The absolute cohomological purity theorem in étale cohomology is as follows.

Let $X$ be a regular scheme over $\mathbb{Z}[1/n]$, and $i \colon Z \to X$ the inclusion of a regular closed subscheme everywhere of codimension $c$. Let $\Lambda$ be the constant sheaf $\mathbb{Z}/n\mathbb{Z}$ on $X$. Then $R^{2c} i^! \Lambda \cong \Lambda(-c)$, and $R^{p} i^! \Lambda$ is trivial for $p \neq 2c$.

Here $i^!$ is the functor taking a sheaf $\mathcal{F}$ on $X$ to $\mathrm{ker}(\mathcal{F} \to j_* j^* \mathcal{F})$, considered as a sheaf on $Z$, where $j$ is the inclusion of $X \setminus Z$. There are several other ways to state the result: chapter 16 of Milne's online Lectures on Etale Cohomology explains nicely how to go between them. As far as I understand, the theorem has been proved by Gabber in at least two ways.

My question is this:

What other sheaves $\mathcal{F}$ may replace $\Lambda$ in the purity theorem?

The problem seems to be in defining the morphism $R^{2c} i^! \mathcal{F} \to i^* \mathcal{F}(-c)$ in the first place: once that's done, proving that it's an isomorphism is purely local and ought to follow from the case of $\Lambda$, at least for $\mathcal{F}$ something nice like a flat sheaf of $\Lambda$-modules. Maybe one can define the morphism just by tensoring the original one with $\mathcal{F}$, but I'm not sufficiently happy with the formal properties of étale cohomology to understand how $R^p i^!$ works with tensor products.

  • $\begingroup$ About this, see middle of p. 124 of the book by Kiehl-Weissauer on Weil Conjectures, Perverse sheaves etc. $\endgroup$ Commented Jan 10, 2016 at 17:15

2 Answers 2


Having had a few up-votes but no answers, let me answer my own question in case anybody finds it useful in future. This is basically a formal calculation, similar to the proof of the projection formula, and I'm sure it's well known to experts in étale cohomology. But I couldn't find the details in the literature.

Everything happens in the category of sheaves of $\Lambda$-modules on $X$. Note that cohomology in this category is the same as cohomology in the category of sheaves of Abelian groups on $X$.$\DeclareMathOperator{\Hom}{Hom}\newcommand{\F}{\mathcal{F}}$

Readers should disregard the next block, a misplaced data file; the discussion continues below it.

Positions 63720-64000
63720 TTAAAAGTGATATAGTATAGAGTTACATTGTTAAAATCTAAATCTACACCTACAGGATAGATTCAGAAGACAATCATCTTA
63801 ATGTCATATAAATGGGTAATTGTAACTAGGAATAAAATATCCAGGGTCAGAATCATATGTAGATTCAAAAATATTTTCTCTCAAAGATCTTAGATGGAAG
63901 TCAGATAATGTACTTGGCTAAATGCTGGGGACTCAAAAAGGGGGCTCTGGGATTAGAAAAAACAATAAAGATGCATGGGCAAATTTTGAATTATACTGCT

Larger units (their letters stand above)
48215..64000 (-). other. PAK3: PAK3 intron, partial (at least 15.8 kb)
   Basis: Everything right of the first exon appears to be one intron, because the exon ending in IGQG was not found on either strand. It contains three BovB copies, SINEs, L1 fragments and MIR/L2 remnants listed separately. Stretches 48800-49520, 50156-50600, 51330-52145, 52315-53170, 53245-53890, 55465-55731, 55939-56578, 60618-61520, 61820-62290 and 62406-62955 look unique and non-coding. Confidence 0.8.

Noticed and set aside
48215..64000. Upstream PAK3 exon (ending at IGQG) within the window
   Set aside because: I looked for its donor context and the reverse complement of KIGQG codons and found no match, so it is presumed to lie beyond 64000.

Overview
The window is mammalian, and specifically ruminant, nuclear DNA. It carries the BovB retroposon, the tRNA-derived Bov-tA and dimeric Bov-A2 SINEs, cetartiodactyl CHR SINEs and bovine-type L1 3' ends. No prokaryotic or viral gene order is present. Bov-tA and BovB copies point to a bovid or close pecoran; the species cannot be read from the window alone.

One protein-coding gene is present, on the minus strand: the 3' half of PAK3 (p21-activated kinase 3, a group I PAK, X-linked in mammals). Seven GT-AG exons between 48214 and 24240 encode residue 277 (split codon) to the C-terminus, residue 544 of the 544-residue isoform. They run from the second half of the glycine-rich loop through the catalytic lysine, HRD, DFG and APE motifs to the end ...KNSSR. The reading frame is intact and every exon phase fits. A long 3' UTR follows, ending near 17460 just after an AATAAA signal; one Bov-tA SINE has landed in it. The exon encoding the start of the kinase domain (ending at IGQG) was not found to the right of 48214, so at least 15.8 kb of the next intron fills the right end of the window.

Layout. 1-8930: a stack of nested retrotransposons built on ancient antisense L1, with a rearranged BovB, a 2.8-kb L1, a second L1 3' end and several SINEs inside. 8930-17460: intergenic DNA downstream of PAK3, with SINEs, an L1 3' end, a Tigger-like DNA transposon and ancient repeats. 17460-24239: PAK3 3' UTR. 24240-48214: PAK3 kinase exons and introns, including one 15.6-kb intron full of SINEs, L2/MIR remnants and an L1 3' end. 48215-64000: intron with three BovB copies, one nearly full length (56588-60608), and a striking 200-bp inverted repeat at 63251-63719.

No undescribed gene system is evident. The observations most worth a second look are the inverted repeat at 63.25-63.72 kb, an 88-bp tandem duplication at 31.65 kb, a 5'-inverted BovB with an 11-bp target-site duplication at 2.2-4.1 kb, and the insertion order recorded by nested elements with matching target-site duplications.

Step 1. Whenever $\F$ is flat, there is a "projection formula" $i^!(\mathcal{G} \otimes \F) \cong i^! \mathcal{G} \otimes i^* \F$ for any sheaf $\mathcal{G}$ on $X$. To see this, take the short exact sequence $0 \to i_* i^! \mathcal{G} \to \mathcal{G} \to j_* j^* \mathcal{G}$ and tensor with $\F$. The usual projection formula gives $(j_* j^* \mathcal{G}) \otimes \F \cong j_*(j^* \mathcal{G} \otimes j^* \F) \cong j_*j^*(\mathcal{G} \otimes \F)$ and $(i_* i^! \mathcal{G}) \otimes \F \cong i_*(i^! \mathcal{G} \otimes \F)$. We obtain

$0 \to i_* (i^! \mathcal{G} \otimes i^* \F) \to \mathcal{G} \otimes \F \to j_* j^* (\mathcal{G} \otimes \F)$.

Comparing this with the definition of $i^!(\mathcal{G} \otimes \F)$ gives the claimed isomorphism.

Step 2. If $\F$ is locally free of finite rank, then there is a natural isomorphism $- \otimes \F\to \Hom(\F^\vee,-)$, where $\F^\vee$ denotes $\mathrm{Hom}(\F,\Lambda)$; this can be checked on stalks and so follows from duality for $\mathbb{Z}/n\mathbb{Z}$-modules. It follows that

$\Hom(A, B\otimes\F) \cong \Hom(A,\Hom(\F^\vee,B)) \cong \Hom(A\otimes\F^\vee, B).$

So the functor $- \otimes \F$ admits an exact left adjoint $- \otimes \F^\vee$; therefore it is exact and takes injectives to injectives.

Step 3. Using these two facts, we can deduce that $R^p i^! \F \cong (R^p i^! \Lambda) \otimes \F$ for all $p$. To do so, consider an injective resolution of $\Lambda$. Tensoring with $\F$ gives an injective resolution of $\F$ by (2). Now apply $i^!$ and take homology; by the projection formula proved in (1), we get the claimed isomorphism.

Step 4. Now we can deduce the purity result for $\F$ by taking the isomorphism from the purity theorem and tensoring with $\F$.

So the purity theorem hold as least for $\Lambda$-modules $\F$ which are locally free of finite rank.


It is my understanding that the purity theorem does not hold for $\mathbb G_m$ (etale $\mathscr O^\times$): Let $C$ be a smooth algebraic curve, $S$ be a finite set of points on $C$, and $U$ be the complement to $S$ in $C$. Let $i: S \to C$, $j: U \to C$ be the natural embeddings.

There is a natural exact sequence $$ H^1_S(C,\mathbb G_m) \to H^1(C,\mathbb G_m) \to H^1(U,\mathbb G_m), $$ or $$ H^1_S(C,\mathbb G_m) \to\operatorname{Pic}(C) \to\operatorname{Pic}(U) $$ (what is it called, by the way? localization? excision? I am always confused).

This implies that $H^1_S(C,\mathbb G_m) \neq 0$!


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